late 14c., from Old French desobeir (13c.) "disobey; refuse service or homage," from Vulgar Latin *disoboedire, reformed with dis- from Late Latin inobedire, a back-formation from inobediens "not obeying," from Latin in- "not" + present participle of obedire (see obey). Related: Disobeyed; disobeying.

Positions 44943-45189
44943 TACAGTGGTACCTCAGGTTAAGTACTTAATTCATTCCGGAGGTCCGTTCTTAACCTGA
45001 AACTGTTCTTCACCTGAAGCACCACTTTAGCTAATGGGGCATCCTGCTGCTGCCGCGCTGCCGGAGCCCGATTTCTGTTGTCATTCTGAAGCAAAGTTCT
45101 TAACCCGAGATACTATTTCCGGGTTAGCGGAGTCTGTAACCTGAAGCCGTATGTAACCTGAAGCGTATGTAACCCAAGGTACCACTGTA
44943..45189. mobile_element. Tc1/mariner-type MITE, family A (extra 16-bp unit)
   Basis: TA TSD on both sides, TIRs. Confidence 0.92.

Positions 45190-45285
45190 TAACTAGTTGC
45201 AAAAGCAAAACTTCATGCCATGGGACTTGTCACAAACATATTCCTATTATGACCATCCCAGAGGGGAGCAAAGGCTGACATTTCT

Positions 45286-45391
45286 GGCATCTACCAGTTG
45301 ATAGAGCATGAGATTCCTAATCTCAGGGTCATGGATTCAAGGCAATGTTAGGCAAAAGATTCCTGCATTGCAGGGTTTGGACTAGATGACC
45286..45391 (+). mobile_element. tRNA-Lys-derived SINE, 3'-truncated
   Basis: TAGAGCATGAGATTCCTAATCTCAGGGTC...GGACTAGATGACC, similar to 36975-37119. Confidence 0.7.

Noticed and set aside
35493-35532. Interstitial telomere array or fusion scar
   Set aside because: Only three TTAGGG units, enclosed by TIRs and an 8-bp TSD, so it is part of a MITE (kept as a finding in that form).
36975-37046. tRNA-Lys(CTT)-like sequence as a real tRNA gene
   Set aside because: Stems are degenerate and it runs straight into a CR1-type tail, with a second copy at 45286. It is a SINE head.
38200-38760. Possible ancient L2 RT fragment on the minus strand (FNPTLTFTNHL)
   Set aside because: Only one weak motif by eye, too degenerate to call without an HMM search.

1. I recommend you not to disobey your officers.
2. I'll learn you how to disobey my orders!
3. Those who disobey will be severely punished.
4. Soldiers must never disobey.
5. He urged Russian soldiers to disobey orders if asked to fire on civilian targets.